Even though the rules are not derived from data, it is useful to observe how they work in a sample of real data. For this purpose, we selected random samples of students in the aimsweb 2010–2011 database who were progress-monitored on either Reading Curriculum-Based Measurement (R-CBM) or Math Computation (M-COMP). All students selected scored below the 25th percentile in the fall screening administration of R-CBM or M-COMP. The R-CBM sample consisted of 1,000 students (200 each at of Grades 2 through 6) who had at least 30 monitoring scores, and the M-COMP sample included 500 students (100 per Grades 2 through 6) with a minimum of 28 monitoring scores. This analysis was only a rough approximation, because we did not know each student’s actual goal or whether the intervention or goal was changed during the year.

To perform the analyses, we first set an estimated goal for each student by using the ROI at the 85th percentile of aimsweb national ROI norms to project their score at their 30th monitoring administration. Next, we defined “meeting the goal” as having a mean score on the last three administrations (e.g., the 28th through 30th administrations of R-CBM) that was at or above the goal score. At each monitoring administration for each student, we computed the projected score at the goal date and the 75% confidence interval for that score, and recorded which of the three decision statements was generated (projected not to meet goal, projected to exceed goal, or on-track/no-change).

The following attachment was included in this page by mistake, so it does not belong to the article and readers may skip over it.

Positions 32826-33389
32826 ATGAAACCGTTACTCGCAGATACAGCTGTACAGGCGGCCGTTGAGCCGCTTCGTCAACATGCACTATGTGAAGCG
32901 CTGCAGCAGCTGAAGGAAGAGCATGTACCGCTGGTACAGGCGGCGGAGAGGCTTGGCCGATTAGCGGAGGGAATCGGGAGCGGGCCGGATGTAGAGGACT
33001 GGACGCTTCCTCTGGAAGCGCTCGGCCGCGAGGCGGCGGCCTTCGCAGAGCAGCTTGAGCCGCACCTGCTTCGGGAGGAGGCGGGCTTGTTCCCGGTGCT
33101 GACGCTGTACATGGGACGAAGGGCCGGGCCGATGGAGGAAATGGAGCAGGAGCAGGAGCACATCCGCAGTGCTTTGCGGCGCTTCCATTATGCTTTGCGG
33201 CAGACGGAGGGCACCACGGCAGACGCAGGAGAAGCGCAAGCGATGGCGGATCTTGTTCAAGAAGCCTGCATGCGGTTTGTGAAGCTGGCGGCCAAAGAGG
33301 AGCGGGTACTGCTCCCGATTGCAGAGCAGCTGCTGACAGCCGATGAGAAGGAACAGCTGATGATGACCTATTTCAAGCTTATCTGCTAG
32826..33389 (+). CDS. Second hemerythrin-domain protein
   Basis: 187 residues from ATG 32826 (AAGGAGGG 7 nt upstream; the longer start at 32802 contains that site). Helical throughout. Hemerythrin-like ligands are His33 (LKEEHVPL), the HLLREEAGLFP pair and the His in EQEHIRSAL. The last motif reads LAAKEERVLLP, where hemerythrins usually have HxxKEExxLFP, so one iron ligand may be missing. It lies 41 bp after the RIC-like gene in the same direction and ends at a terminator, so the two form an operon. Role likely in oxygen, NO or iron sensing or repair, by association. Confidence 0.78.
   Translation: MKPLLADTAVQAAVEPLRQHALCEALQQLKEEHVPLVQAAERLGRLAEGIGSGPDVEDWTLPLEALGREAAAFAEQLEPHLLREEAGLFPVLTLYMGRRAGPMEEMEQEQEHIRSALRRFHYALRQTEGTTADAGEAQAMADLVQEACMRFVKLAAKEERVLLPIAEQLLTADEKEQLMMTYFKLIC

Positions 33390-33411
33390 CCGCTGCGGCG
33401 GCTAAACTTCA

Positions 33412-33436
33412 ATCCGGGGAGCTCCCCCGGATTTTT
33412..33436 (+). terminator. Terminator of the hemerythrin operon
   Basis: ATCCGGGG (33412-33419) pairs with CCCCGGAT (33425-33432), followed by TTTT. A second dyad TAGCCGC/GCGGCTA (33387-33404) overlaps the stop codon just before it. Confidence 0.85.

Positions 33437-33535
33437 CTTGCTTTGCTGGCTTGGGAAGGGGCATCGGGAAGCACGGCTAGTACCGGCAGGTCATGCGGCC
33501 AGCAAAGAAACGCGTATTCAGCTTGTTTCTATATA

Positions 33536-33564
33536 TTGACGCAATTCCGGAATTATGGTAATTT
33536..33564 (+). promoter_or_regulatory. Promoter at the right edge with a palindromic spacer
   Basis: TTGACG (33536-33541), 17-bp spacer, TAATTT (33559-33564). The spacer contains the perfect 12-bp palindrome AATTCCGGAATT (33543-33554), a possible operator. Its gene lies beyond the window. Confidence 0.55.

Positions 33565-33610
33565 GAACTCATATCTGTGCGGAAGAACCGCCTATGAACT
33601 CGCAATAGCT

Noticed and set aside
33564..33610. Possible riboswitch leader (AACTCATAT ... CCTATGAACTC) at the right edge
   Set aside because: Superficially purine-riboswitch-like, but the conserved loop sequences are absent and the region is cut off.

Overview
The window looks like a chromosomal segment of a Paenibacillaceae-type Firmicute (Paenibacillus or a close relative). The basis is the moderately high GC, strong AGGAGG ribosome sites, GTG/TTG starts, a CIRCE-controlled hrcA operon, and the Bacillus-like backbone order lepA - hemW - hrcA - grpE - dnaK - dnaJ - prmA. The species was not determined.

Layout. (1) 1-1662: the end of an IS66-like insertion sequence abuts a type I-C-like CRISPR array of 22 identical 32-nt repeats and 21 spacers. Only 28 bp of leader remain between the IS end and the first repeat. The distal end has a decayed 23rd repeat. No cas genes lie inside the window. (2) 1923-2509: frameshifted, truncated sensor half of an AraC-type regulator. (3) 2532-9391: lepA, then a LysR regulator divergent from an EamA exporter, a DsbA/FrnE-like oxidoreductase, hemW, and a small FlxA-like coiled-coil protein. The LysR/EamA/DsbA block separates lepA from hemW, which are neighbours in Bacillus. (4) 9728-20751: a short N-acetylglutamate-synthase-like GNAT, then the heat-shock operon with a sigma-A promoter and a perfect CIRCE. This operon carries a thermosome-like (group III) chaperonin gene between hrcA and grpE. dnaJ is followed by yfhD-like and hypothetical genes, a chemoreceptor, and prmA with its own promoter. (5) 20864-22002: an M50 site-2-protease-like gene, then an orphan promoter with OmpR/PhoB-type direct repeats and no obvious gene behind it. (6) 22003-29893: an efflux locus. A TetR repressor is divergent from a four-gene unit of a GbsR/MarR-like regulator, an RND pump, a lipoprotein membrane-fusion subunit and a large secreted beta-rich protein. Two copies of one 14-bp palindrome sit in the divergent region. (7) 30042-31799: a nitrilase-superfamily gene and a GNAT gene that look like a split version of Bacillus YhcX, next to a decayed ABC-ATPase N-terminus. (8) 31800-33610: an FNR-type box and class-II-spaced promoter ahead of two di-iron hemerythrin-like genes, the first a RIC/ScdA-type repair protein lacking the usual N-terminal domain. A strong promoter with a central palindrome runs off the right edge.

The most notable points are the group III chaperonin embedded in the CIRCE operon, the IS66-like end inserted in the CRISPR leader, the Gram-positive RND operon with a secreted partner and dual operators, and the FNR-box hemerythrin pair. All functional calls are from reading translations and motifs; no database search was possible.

In this analysis, accuracy of guidance to change (that is, accuracy of projections that the student will not reach the goal or will exceed the goal) reached a high level (80%) by about the 13th to 15th monitoring administration, on average. The percentage of students receiving guidance to not change (i.e., their trendline was not far from the aimline) would naturally tend to decrease over administrations as the size of the confidence interval decreased. At the same time, however, there was a tendency for the trendline to become closer to the aimline over time as it became more accurately estimated, and this worked to increase the percentage of students receiving the “no change” guidance.

Decision Rules for Increasing Goals: Convincing Evidence

Does your manual or published materials specify validated decision rules for when changes to increase goals?

Yes

Specify the decision rules:

The same statistical approach described under Decision Rules for Changing Instruction (GOM 9 above) applies to the decisions about increasing a goal. aimswebPlus provides the following guidance for deciding whether to increase a performance goal:

 If the student is projected to exceed the goal and there are at least 12 weeks remaining in the schedule, consider raising the goal.

What is the evidentiary basis for these decision rules? 

See GOM 9 evidentiary basis information above.

Improved Student Achievement: Data Unavailable

Improved Teacher Planning Data Unavailable